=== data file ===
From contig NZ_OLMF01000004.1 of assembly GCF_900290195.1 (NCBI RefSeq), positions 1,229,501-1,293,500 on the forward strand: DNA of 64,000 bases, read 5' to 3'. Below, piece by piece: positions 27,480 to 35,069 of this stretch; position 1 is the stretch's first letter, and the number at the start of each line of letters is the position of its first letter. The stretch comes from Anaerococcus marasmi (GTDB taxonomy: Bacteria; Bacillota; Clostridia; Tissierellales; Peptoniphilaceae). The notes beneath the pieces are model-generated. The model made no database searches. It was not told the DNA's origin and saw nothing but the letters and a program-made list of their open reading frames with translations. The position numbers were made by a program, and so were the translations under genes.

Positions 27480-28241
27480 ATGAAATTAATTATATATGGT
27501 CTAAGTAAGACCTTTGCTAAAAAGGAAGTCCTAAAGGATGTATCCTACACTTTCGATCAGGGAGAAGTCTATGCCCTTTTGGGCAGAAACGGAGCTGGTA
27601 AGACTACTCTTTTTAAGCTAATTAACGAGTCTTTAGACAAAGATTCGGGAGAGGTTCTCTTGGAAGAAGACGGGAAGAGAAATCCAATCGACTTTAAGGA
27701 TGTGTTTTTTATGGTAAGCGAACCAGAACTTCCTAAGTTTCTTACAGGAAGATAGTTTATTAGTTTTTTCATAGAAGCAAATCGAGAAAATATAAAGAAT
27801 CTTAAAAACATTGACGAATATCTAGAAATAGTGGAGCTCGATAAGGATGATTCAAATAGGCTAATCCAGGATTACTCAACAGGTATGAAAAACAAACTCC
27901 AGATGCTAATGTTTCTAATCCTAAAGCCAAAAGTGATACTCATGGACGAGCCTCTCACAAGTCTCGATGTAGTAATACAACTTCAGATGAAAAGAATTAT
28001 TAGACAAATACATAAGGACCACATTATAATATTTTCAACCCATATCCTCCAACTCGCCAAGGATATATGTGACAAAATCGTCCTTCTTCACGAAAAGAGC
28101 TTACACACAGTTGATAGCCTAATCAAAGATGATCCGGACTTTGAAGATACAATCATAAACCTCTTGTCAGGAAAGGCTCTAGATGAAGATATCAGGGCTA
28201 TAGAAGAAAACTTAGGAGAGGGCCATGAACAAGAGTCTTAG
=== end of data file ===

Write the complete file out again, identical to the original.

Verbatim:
From contig NZ_OLMF01000004.1 of assembly GCF_900290195.1 (NCBI RefSeq), positions 1,229,501-1,293,500 on the forward strand: DNA of 64,000 bases, read 5' to 3'. Below, piece by piece: positions 27,480 to 35,069 of this stretch; position 1 is the stretch's first letter, and the number at the start of each line of letters is the position of its first letter. The stretch comes from Anaerococcus marasmi (GTDB taxonomy: Bacteria; Bacillota; Clostridia; Tissierellales; Peptoniphilaceae). The notes beneath the pieces are model-generated. The model made no database searches. It was not told the DNA's origin and saw nothing but the letters and a program-made list of their open reading frames with translations. The position numbers were made by a program, and so were the translations under genes.

Positions 27480-28241
27480 ATGAAATTAATTATATATGGT
27501 CTAAGTAAGACCTTTGCTAAAAAGGAAGTCCTAAAGGATGTATCCTACACTTTCGATCAGGGAGAAGTCTATGCCCTTTTGGGCAGAAACGGAGCTGGTA
27601 AGACTACTCTTTTTAAGCTAATTAACGAGTCTTTAGACAAAGATTCGGGAGAGGTTCTCTTGGAAGAAGACGGGAAGAGAAATCCAATCGACTTTAAGGA
27701 TGTGTTTTTTATGGTAAGCGAACCAGAACTTCCTAAGTTTCTTACAGGAAGATAGTTTATTAGTTTTTTCATAGAAGCAAATCGAGAAAATATAAAGAAT
27801 CTTAAAAACATTGACGAATATCTAGAAATAGTGGAGCTCGATAAGGATGATTCAAATAGGCTAATCCAGGATTACTCAACAGGTATGAAAAACAAACTCC
27901 AGATGCTAATGTTTCTAATCCTAAAGCCAAAAGTGATACTCATGGACGAGCCTCTCACAAGTCTCGATGTAGTAATACAACTTCAGATGAAAAGAATTAT
28001 TAGACAAATACATAAGGACCACATTATAATATTTTCAACCCATATCCTCCAACTCGCCAAGGATATATGTGACAAAATCGTCCTTCTTCACGAAAAGAGC
28101 TTACACACAGTTGATAGCCTAATCAAAGATGATCCGGACTTTGAAGATACAATCATAAACCTCTTGTCAGGAAAGGCTCTAGATGAAGATATCAGGGCTA
28201 TAGAAGAAAACTTAGGAGAGGGCCATGAACAAGAGTCTTAG